SHIM builds community through its Community Garden and CheckMates programs, as well as through its Thanksgiving Service and Holocaust Remembrance program.
SHIM Community Gardens bring neighbors together to help build a community where everyone can thrive.
Through SHIM’s Community Garden program, congregations and community groups come together to grow healthy fruits and vegetables for SHIM’s three food pantries. Thanks to local congregations and volunteers, SHIM’s 15 community gardens harvest 15,000 pounds of fresh produce each season!
SHIM’s Community Gardens directly impact children and families in the South Hills. Not only do gardens harvest thousands of pounds of healthy produce to share with pantry participants, 35 percent of whom are children, but they create opportunities for learning and engagement. Children from SHIM’s Youth Programs are welcomed into the garden to plant seeds, learn about good soil and find out about conserving water. They also pick vegetables and make their own salads and snacks, nurturing an appreciation for fresh, healthy foods.
We’re thankful for our community garden partners, who help us feed South Hills families!
Abraham Lincoln Elementary School
Bower Hill Community Church
Hamilton Presbyterian Church
John McMillan Presbyterian Church
St Clair Hospital
St David’s Episcopal Church
St Joan of Arc Church
St Louise DeMarillac Church
St Thomas More Church
Temple Emanuel of the South Hills
Westminster Presbyterian Church/USC High School
Whitehall Peace & Community Garden
Check out how widespread SHIM’s community reaches!
Each pin on the map is a community garden.
Want to get involved?
Learn more about the volunteers who power SHIM’s 15 community gardens and the benefits they provide to South Hills neighbors!
SHIM’s 15-20 volunteers spend over 400 hours each month talking to almost 100 seniors.
CheckMates is powered by friendly volunteers. Would you like to brighten a senior’s day with a call?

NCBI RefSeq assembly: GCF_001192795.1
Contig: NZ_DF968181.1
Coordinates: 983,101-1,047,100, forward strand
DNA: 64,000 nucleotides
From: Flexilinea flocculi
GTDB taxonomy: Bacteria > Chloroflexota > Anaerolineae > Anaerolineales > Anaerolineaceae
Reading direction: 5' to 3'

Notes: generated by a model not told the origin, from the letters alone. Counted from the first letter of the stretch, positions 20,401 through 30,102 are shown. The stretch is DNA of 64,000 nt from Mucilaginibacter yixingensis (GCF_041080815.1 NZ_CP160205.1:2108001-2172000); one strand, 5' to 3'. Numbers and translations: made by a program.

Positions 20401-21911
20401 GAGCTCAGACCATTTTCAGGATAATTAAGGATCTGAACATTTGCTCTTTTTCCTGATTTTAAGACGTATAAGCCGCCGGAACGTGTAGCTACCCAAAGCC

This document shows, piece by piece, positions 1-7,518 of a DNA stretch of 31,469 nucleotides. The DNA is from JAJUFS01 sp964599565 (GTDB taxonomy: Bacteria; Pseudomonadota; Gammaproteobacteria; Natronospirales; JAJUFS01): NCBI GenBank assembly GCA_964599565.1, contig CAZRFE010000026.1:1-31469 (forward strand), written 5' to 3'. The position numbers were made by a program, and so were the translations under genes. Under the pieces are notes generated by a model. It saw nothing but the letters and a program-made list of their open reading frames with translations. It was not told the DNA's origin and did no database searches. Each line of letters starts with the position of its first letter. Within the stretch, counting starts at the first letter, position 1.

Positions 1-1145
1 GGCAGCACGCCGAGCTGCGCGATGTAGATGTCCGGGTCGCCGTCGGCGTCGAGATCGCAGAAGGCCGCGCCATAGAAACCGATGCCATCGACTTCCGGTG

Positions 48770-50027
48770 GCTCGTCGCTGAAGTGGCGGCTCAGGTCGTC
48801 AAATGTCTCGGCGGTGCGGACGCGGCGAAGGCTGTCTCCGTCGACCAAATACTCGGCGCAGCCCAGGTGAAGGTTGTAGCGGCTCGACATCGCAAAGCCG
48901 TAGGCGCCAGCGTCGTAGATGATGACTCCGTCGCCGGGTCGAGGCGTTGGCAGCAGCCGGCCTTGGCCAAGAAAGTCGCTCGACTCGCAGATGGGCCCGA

CheckMates is designed to connect caring volunteers with local seniors who might live alone and sometimes feel isolated for a weekly, confidential phone call.
One senior call recipient is a man named Tom (name changed to respect his privacy). Tom is an 84-year-old retired veteran, with a son, daughter-in-law and 3 grandchildren, that all live in California. Unfortunately, neither Tom nor his son can afford a plane ticket to see each other. Tom has seen pictures of his grandchildren, though he has never met the younger two in person. He was not very computer literate, so he had settled for weekly phone calls. That all changed when his CheckMates volunteer was introduced to him. Tom’s volunteer helped him navigate his way online! Facebook has become a daily activity, where he is finding old friends from the army and even tracking down an old girlfriend. While his list of friends is not extensive, his online connection to his son’s Facebook account has given him access to many more family pictures. Tom’s volunteer also taught him how to play words with friends on his cell phone, an activity he now shares with his eldest grand-daughter. Having something to do other than watch reruns of westerns has given Tom new energy. Tom is thrilled and has told his volunteer that she made all the difference in him feeling connected again. He is enjoying the phone calls from his volunteer and loving his online interactions with his family.